Microsoft must reverse the five stages of decline before hubris descends into irrelevance, and it's too late.
Happy Birthday, Microsoft! You are now 37.
And like other 37-year-olds, you're starting to look ahead. And you don't like what you see. Your arteries are starting to clog. You've added 30 or so pounds (not all muscle) in the last 10 years.
Yes, you've done well, but the 12,000 millionaires you created by your 1986 public offering have pretty much moved on. Curiously enough, two of the three billionaires you created are still active, Ballmer more than Gates. But Gates is busy saving the world (thanks, Bill!). And Ballmer? He's sounding a little shrill these days. And it's awfully hard to compete against a religion (Apple, if you get my drift).
But worse, you have become ... irrelevant. Kind of like Madonna. She still sells a lot of music, but nobody really notices her. Oh, you have bought things (Skype for $8.5 billion), and you still dominate office software and PC operating systems. But Bing? Yammer?
You're kind of like a 37-year-old who goes into a bar and says to the young barmaid: "Where have you been all of my life?" And she replies: "Well, sir, for the first 20 years, I wasn't born."
OK, maybe Dr. Howard can help you out here.
You've got a disease. It's called middle age. It's harder to detect but easier to cure in its early stages; it's easier to detect but harder to cure in its later stages. You're about halfway.
Great companies don't fall gracefully. They pound along ... and then fall quickly. Evidence: Motorola, Circuit City, Kodak, Bank of America ... Shall I go on?
Jim Collins, in his book How The Mighty Fall," talks about the five stages of decline. Stage 1: Hubris. Stage 2: Undisciplined Pursuit Of More. Stage 3: Denial of Risk. Stage 4: Grasping For Salvation. Stage 5: Capitulation To Irrelevance Or Decline.
You are Stage 1. Lots of hubris. See my July 20 InformationWeek column, "Microsoft A Victim of its Own Success." The last decade has taken you from invulnerable to vulnerable, from focused to defocused.
The hubris stage is when you decide that you're bulletproof, that your momentum will carry you forward. The next Windows will come out, the next Xbox 360 will magically appear, Windows Phone will wow people, you can come out with a tablet that people will just buy. You will run the numbers on Office and just KNOW it will succeed because you are Microsoft.
The next phase scares the hell out of me, and I hope it does you. This is where you scale hubris and decide that you have the management chops to just do more: more versions, more growth.
In case you haven't noticed, the "best and the brightest" don't work for you anymore. I teach at MIT; most of my best students went to work this year for Amazon and Google. You just ain't getting them anymore, and it's not the weather in Seattle. When you stop filling those key seats with the best people, then you fill them with the Seattle version of "suits." But don't worry, you're still racking up sales and profits.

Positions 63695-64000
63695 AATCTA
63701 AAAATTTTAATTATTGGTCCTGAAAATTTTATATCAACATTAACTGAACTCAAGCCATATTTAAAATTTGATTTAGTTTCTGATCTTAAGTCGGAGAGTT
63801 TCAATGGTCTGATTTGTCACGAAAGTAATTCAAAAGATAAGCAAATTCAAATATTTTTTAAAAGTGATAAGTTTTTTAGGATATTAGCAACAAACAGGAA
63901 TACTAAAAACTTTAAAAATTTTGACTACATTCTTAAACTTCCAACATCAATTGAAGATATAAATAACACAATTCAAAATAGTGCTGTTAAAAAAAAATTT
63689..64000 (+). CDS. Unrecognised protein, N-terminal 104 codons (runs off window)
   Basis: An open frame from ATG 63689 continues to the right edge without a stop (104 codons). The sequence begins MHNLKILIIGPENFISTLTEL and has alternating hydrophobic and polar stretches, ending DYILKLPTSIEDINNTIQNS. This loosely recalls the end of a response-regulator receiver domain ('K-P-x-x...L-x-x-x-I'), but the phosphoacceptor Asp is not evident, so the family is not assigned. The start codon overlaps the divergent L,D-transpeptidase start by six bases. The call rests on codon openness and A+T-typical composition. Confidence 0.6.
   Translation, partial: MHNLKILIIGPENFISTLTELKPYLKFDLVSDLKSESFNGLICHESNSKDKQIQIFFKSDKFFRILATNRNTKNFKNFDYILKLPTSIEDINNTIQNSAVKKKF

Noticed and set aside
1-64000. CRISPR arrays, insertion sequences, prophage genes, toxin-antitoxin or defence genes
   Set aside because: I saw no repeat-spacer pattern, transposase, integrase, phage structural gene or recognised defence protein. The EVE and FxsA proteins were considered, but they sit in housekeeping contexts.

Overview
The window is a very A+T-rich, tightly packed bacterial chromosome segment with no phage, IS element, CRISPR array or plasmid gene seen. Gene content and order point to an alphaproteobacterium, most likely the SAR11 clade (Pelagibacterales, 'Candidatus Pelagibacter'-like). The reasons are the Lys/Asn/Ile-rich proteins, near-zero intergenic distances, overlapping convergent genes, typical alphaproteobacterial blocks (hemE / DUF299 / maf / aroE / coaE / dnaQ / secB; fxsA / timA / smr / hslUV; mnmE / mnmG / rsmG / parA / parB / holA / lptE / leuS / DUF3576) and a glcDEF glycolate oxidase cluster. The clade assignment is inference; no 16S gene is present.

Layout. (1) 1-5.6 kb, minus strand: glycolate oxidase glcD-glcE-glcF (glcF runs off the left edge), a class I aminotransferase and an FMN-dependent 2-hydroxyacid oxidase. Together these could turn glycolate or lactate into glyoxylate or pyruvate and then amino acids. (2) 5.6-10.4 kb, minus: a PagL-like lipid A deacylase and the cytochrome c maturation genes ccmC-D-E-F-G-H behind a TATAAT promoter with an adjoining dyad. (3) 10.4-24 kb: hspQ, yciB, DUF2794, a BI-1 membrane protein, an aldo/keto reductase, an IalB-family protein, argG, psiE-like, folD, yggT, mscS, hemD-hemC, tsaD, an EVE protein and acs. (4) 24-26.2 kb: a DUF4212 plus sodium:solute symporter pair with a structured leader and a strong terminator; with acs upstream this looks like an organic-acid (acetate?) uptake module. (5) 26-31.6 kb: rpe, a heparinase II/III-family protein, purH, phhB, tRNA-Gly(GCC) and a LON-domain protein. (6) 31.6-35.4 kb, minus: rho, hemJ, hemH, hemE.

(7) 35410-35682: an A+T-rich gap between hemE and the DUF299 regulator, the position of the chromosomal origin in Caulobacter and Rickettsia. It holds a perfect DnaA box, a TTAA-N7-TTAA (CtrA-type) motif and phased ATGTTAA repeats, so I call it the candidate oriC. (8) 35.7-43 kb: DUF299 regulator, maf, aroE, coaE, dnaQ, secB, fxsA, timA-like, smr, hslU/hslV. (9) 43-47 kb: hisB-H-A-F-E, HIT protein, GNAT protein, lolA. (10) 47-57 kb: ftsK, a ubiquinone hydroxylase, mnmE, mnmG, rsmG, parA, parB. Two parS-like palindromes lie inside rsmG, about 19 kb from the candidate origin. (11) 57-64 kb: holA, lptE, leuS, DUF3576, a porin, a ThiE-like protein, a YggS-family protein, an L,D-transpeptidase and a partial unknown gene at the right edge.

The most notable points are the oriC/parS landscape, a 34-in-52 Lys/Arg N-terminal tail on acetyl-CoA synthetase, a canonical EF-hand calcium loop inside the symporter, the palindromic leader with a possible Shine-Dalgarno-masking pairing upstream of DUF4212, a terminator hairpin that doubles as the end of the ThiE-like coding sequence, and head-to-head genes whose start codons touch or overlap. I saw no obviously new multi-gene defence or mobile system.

Actually, I do mean worry. I'm being subtle, because right after Stage 2 comes the problem: You start going into Denial, saying "our best days are ahead of us." They ain't.
This is where the warning signs are easily explained away. We had trouble with foreign currency. We missed our projections because the economy in China/Greece/Spain turned down.
In your youth, you were a technology company, and a great one. When everyone hates you, you must be doing something right. Then you became a marketing company. And now you're a company that's financially driven. Just when you think there's nothing fundamentally wrong, there's something fundamentally wrong.
But the scariest stage comes next, and that is when you begin to lurch from side to side, trying to pull the proverbial rabbit out of the hat. And here is your enemy: the investment bankers, who will come up with beautiful PowerPoints showing you that if you would just make this and that and score this acquisition, then you would be back on the path of prosperity. Kind of like those ab crunchers they sell on late-night TV that promise to help you lose 30 pounds in 30 days. It took you 10 years to get to where you are (or are not). It may take you another 10 to get things right again.
We don't even want to talk about Stage 5--capitulation and irrelevance or death. This happens when you keep grasping for those magic potions, do multiple false starts, and "reorganize" (the McKinsey Full Employment Act).
OK, what do you want to do about it? Some companies make it out of this dilemma. Apple comes to mind. And to an extent, IBM, P&G, and Intel.
First, kill the bean counters. Go hire the best young technologists. The stock price sucks, so don't worry about it. Spin them off into small teams. Don't buy big companies--you will just screw them up. Buy little companies with great brains--you want their brains more than their products. Put them into a separate company, where you own 50% and these young turks together have options on the rest.
Second, cut staff, big time. Maybe 20%. I don't know what all of those people do and neither do you.
Third, tell Steve it's time to go. He had a good run, but it's time. Keep Bill.
Let me recommend a book, Younger Next Year, whose authors say that if you work out hard six days a week, really hard, you can be physically younger a year from now. It takes discipline, commitment, and a sense of urgency.
Or as Lewis Carroll says in Alice in Wonderland: "If you don't know where you are going, any road will take you there."
InformationWeek Tech Digest, Nov. 10, 2014Just 30% of respondents to our new survey say their companies are very or extremely effective at identifying critical data and analyzing it to make decisions, down from 42% in 2013. What gives?